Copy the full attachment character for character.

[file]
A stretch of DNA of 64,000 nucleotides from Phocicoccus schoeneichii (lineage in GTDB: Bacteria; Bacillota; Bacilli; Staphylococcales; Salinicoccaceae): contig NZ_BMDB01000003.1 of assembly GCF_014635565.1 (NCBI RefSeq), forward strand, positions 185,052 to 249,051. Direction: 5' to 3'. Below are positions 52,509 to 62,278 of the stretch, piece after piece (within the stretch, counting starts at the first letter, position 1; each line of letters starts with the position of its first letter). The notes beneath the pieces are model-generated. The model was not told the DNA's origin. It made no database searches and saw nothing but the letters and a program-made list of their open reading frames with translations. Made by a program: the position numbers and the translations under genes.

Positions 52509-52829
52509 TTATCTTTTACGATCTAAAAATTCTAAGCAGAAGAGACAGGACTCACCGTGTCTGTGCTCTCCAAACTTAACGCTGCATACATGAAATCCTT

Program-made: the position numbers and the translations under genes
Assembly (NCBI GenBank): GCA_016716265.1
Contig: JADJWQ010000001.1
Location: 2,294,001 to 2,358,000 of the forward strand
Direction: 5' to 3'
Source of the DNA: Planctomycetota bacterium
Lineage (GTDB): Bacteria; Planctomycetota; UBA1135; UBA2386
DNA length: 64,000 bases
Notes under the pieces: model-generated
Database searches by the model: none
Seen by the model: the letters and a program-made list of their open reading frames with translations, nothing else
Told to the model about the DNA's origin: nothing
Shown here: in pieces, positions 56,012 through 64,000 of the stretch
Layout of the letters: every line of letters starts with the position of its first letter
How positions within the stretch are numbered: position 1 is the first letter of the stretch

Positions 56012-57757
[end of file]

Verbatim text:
A stretch of DNA of 64,000 nucleotides from Phocicoccus schoeneichii (lineage in GTDB: Bacteria; Bacillota; Bacilli; Staphylococcales; Salinicoccaceae): contig NZ_BMDB01000003.1 of assembly GCF_014635565.1 (NCBI RefSeq), forward strand, positions 185,052 to 249,051. Direction: 5' to 3'. Below are positions 52,509 to 62,278 of the stretch, piece after piece (within the stretch, counting starts at the first letter, position 1; each line of letters starts with the position of its first letter). The notes beneath the pieces are model-generated. The model was not told the DNA's origin. It made no database searches and saw nothing but the letters and a program-made list of their open reading frames with translations. Made by a program: the position numbers and the translations under genes.

Positions 52509-52829
52509 TTATCTTTTACGATCTAAAAATTCTAAGCAGAAGAGACAGGACTCACCGTGTCTGTGCTCTCCAAACTTAACGCTGCATACATGAAATCCTT

Program-made: the position numbers and the translations under genes
Assembly (NCBI GenBank): GCA_016716265.1
Contig: JADJWQ010000001.1
Location: 2,294,001 to 2,358,000 of the forward strand
Direction: 5' to 3'
Source of the DNA: Planctomycetota bacterium
Lineage (GTDB): Bacteria; Planctomycetota; UBA1135; UBA2386
DNA length: 64,000 bases
Notes under the pieces: model-generated
Database searches by the model: none
Seen by the model: the letters and a program-made list of their open reading frames with translations, nothing else
Told to the model about the DNA's origin: nothing
Shown here: in pieces, positions 56,012 through 64,000 of the stretch
Layout of the letters: every line of letters starts with the position of its first letter
How positions within the stretch are numbered: position 1 is the first letter of the stretch

Positions 56012-57757